Forgot your password?

Comment: Re:I don't drink coffee. (Score 1) 228

by Mr Z (#47877491) Attached to: DNA sequencing of coffee's best use:

For me, both coffee and beer took a certain amount of acclimation. For coffee, I started out 'candying it up' with a ton of sugar and cream/creamer. And then one day I said "the heck with it" and started drinking it black. Within about a week or two of drinking it every day, I found I actually really liked it. Now you can't keep me away from it. I drink half a pot to a pot of coffee a day, and don't shy away from espresso.

It was a similar story with beer. I started out with really smooth beers (Red Dog was the choice for a fairly smooth, inoffensive beer at the time), and then one day I decided I was going to try all sorts of varieties whether I liked them or not. I started with the beer I had tried and liked least (Guinness Extra Stout—this was before they had the widget cans), and made that my exclusive beer for awhile. After a couple six-packs, I found I really appreciated it, and my palate was now open to a much wider range of beers. I've tried a few hundred different beers since then, and found it quite an enjoyable journey.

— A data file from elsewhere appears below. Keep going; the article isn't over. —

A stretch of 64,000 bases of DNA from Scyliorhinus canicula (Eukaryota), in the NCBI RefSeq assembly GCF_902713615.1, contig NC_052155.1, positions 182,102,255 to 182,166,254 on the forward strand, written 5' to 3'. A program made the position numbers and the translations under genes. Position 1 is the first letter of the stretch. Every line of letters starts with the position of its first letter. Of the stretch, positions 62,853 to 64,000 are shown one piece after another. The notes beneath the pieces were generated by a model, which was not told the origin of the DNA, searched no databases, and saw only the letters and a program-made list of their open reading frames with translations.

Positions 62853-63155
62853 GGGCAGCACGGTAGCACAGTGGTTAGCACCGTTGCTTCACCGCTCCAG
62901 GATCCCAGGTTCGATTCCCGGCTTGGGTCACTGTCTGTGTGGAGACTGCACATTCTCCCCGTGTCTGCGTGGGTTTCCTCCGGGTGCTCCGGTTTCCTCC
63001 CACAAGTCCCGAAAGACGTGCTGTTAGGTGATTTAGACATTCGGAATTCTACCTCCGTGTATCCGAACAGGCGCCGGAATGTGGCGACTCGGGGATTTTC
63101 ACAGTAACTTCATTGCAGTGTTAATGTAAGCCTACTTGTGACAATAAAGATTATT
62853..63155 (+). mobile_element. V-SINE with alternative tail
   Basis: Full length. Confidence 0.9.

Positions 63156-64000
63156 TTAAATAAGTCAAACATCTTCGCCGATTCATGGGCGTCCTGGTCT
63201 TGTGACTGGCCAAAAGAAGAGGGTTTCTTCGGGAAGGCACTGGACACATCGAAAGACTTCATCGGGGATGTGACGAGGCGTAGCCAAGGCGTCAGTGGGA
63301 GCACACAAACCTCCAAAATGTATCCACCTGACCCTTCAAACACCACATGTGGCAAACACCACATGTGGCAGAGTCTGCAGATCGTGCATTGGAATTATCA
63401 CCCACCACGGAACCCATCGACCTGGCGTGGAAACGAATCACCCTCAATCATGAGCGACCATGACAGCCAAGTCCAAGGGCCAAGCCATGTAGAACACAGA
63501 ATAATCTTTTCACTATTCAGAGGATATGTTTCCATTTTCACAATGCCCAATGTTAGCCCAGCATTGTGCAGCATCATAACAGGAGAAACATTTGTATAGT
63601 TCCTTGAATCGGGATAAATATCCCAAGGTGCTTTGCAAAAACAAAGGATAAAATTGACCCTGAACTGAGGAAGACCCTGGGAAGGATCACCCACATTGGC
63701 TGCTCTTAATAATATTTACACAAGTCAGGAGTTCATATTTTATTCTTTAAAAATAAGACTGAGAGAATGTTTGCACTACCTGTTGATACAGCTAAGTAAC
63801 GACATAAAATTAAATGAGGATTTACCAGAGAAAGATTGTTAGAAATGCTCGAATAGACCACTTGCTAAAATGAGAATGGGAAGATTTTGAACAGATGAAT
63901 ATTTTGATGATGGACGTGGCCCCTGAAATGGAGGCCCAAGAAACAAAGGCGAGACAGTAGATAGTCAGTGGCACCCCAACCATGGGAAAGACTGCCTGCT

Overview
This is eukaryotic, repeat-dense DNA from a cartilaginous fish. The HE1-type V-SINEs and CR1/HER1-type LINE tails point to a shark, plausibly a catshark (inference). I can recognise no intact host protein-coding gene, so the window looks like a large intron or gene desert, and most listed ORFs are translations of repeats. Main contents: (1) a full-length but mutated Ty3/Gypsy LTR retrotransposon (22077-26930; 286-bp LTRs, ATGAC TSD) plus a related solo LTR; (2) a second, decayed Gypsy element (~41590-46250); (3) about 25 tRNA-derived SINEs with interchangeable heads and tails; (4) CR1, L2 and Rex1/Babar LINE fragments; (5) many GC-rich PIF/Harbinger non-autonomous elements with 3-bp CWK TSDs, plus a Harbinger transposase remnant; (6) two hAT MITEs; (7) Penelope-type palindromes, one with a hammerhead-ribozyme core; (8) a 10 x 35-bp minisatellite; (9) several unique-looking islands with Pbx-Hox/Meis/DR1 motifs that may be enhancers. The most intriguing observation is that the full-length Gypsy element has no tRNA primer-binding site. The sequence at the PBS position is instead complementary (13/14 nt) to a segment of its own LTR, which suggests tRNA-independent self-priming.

I think with both, there's the 'bitter' aspect to get over. Once you get past 'bitter', you can taste the rest of the beverage and enjoy it.

Comment: Re:I don't drink coffee. (Score 1) 228

by Mr Z (#47877467) Attached to: DNA sequencing of coffee's best use:

Try a Rochefort 10 sometime. It's a delicious (and potent) Belgian beer with carmelly goodness and very, very little hops to it. It's liquid candy.